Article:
the real kimberley experience
Since our very first exploratory voyage into uncharted Kimberley waters in 1996, Coral Expeditions has been in love with the Kimberley. Over the past 22 years, we have taken over 30,000 guests in small groups to experience the magic of the Horizontal falls, Gwion Gwion art and Montgomery Reef. Each year, our crew fall in love all over again. The Kimberley has a special place in our heart. In 2019, we will have three Australian flagged and crewed vessels operating in the Kimberley from March to September. Our 10 night voyages, departing from both Darwin and Broome, offer options for many tastes. What better way to see a region than with the locals?
SEE THE KIMBERLEY WITH THE LOCALS
Every year, we add to our knowledge of the Kimberley, and continue to refine the experience of our guests. Our expedition team have a deep understanding of the climatic, geographic and marine conditions of the region, and our guest lecturers are acknowledged experts on the Kimberley ecosystem. This combination of marine expertise and interpretive content provide an insightful experience of this magnificent land. Our groups are small enough to visit the caves, artifacts, and geographic features that make the Kimberley so special. Our unique Xplorer tenders allow us to visit remote beaches, inlets and coves, inaccessible to larger vessels. A Coral Expeditions Kimberley experience is unlike any other.
Our classic catamaran Coral Expeditions I is a much-loved Kimberley feature. With only 46 guests, an intimate atmosphere and ultra-shallow draft, she offers superb value and is usually sold out for the season. The elegant Coral Discoverer was purpose-built to explore Australian coastal waters. Her 72 guests enjoy the feel of an expedition yacht, with spacious staterooms, the popular panoramic Explorer bar on the sundeck, and a relaxed atmosphere. In 2019, we will introduce the state of the art Coral Adventurer. With many big ship conveniences such as private balconies, elevator, professional wine cellar and gym, she is still small enough to visit each destination on our Kimberley cruise.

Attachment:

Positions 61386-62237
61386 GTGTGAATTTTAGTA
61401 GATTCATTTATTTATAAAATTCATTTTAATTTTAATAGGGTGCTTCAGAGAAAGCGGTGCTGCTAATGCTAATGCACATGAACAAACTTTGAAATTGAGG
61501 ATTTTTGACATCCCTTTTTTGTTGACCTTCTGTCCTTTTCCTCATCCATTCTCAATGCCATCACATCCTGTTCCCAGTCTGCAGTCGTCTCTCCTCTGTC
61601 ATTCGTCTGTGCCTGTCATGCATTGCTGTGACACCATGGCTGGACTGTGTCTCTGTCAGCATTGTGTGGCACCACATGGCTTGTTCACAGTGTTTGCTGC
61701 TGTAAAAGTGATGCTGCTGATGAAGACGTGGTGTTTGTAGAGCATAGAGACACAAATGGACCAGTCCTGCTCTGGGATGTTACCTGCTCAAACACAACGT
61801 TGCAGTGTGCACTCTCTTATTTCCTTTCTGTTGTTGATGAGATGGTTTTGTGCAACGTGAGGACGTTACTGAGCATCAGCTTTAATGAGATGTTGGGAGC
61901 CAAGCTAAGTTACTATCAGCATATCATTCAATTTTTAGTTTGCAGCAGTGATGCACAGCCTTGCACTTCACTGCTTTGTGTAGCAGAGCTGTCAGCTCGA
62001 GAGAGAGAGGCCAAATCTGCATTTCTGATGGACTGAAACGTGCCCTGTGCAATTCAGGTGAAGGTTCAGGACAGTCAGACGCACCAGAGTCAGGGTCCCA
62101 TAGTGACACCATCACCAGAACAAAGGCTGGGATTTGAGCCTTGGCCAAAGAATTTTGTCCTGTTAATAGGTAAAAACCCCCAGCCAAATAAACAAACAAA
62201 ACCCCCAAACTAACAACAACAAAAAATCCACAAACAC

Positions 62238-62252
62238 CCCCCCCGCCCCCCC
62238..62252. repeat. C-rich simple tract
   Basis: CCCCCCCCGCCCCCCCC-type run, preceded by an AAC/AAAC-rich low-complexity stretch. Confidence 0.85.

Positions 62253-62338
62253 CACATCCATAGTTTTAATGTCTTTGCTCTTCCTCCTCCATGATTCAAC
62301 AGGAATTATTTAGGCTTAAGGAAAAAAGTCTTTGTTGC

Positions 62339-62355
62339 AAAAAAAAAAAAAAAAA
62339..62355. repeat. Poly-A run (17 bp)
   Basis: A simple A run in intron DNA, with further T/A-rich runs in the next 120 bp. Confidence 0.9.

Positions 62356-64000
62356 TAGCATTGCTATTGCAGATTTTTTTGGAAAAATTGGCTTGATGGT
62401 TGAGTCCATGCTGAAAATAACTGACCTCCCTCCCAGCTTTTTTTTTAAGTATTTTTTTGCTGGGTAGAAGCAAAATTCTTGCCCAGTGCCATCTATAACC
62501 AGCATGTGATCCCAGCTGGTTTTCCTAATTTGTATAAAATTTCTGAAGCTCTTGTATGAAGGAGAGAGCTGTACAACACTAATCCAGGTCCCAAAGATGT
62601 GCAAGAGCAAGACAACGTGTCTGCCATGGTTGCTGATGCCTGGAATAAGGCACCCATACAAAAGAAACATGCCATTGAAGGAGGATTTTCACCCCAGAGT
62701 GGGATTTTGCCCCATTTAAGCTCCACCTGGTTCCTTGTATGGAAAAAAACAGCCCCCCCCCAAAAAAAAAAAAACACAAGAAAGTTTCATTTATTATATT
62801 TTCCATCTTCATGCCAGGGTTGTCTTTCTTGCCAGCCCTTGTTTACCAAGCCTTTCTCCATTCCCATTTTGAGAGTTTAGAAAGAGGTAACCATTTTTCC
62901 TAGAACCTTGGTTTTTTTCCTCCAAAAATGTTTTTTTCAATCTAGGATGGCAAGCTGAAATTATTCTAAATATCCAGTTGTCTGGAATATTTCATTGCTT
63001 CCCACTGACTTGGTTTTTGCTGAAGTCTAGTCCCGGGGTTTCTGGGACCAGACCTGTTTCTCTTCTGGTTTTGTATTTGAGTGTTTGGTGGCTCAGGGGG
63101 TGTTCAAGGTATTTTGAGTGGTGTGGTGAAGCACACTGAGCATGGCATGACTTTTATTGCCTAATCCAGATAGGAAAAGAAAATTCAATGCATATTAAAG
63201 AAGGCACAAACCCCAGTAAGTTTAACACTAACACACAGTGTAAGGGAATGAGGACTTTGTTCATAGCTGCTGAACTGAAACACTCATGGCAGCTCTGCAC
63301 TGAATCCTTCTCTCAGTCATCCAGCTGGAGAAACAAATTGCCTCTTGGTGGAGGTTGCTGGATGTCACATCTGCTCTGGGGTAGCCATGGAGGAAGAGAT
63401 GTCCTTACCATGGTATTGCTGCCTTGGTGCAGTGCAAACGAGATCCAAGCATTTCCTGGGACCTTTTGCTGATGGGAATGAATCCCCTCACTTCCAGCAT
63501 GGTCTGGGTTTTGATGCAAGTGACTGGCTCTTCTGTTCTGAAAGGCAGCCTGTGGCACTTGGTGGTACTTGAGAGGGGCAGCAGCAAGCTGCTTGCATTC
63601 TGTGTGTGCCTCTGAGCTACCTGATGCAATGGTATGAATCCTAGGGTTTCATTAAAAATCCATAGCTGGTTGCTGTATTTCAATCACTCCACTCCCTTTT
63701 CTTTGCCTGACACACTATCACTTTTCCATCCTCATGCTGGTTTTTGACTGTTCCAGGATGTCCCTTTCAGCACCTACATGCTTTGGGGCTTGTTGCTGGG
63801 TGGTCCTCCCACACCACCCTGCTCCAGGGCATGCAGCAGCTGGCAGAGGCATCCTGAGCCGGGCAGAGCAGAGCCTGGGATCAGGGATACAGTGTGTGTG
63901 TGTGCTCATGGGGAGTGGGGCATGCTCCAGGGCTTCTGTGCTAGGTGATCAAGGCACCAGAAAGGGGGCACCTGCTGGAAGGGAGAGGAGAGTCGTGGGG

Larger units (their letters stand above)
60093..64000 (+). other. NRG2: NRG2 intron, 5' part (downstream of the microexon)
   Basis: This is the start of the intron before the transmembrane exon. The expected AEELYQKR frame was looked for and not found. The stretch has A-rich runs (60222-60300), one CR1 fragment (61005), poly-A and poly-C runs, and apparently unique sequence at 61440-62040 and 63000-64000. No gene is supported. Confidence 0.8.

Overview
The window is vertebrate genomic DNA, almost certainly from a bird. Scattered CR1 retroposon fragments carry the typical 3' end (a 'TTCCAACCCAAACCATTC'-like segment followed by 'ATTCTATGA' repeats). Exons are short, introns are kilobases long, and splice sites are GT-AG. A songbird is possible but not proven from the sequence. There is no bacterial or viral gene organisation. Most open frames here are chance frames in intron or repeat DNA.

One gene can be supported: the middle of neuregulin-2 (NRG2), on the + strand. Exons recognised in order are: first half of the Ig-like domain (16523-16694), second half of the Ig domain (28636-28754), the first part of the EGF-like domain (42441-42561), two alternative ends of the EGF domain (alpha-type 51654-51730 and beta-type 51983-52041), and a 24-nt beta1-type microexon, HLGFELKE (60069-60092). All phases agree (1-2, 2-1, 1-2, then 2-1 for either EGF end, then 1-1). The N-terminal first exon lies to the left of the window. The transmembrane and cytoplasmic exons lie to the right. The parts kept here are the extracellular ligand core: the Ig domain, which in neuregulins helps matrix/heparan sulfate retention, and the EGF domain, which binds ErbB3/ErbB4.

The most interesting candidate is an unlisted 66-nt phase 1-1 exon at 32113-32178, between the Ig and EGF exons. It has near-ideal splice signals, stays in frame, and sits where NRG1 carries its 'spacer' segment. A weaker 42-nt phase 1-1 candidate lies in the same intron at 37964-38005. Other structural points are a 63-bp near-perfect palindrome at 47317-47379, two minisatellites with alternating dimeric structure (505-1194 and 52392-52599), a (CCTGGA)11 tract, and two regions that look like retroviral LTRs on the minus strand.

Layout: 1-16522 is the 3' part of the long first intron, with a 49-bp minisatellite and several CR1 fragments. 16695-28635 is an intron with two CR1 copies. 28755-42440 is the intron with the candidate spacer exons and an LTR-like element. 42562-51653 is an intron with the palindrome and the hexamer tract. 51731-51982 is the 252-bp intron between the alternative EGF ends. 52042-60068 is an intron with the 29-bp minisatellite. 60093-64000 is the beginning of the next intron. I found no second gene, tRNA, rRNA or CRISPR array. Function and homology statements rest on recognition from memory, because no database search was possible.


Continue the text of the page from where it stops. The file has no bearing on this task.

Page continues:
FOR A CITY DWELLER like myself, it is all too easy to forget that Australia does not start and end at the invisible borders that demarcate our state capitals from, well, everywhere else really. Sitting in morning traffic or dashing to the chi-chi new espresso bar around the corner, I barely give a thought to the wide expanses that form the heart and soul of our continent, and to a large extent, shape our national identity. My shame in admitting this knows no bounds, especially when my narrowed vision is expanded by putting together something like this issue, our annual celebration of all things outback. That’s when the whole of the country is thrown into sharp focus for me, as I am gifted the opportunity to read fascinating recounts of the remote beauty that abounds here, and experience it for myself, as I did recently. Feeling truly removed in a landscape or destination is a remarkable thing in this day and age, at once disturbingly confronting and exquisitely unique. It is how I felt standing in the stony morning silence at the base of Uluru, towered over by a mass of rock and dwarfed to nothingness by the endlessness that surrounds it. But this remove is all relative; for the five or so permanent residents of South Australia’s William Creek it is their everyday reality (page 100), while the people of White Cliffs in outback New South Wales (page 128) have adapted a quirky way of life as a result of it. It is the reward at the end of Craig Tansley’s journey into the far reaches of the Northern Territory (page 108); it is what makes the Kimberley region such a mythical proposition to many (page 118). And in the case of the country’s Indigenous peoples, it has allowed them to thrive for millennia, creating a sui generis culture of fascinating traditions that is rightfully celebrated among the colour and dust of the biannual Laura Dance Festival (page 88). The issue also has a few city-centric stories among its pages, such as our lowdown on the latest happenings in Carlton (page 70), because to truly appreciate the remote you have to have the thriving and busy and diverse and contemporary. The blend of both is what makes each so individually unique, and what provides a truly wide-vision view of our home. Enjoy!
Location > King George River
Coral Expeditions I
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CLOCKWISE FROM ABOVE: Get an aerial view of otherwordly Lake Eyre (p100); Be awed by Uluru (p64); Journey back in time in the NT (p108); Get lost in colour and movement at Laura Dance Festival (p88).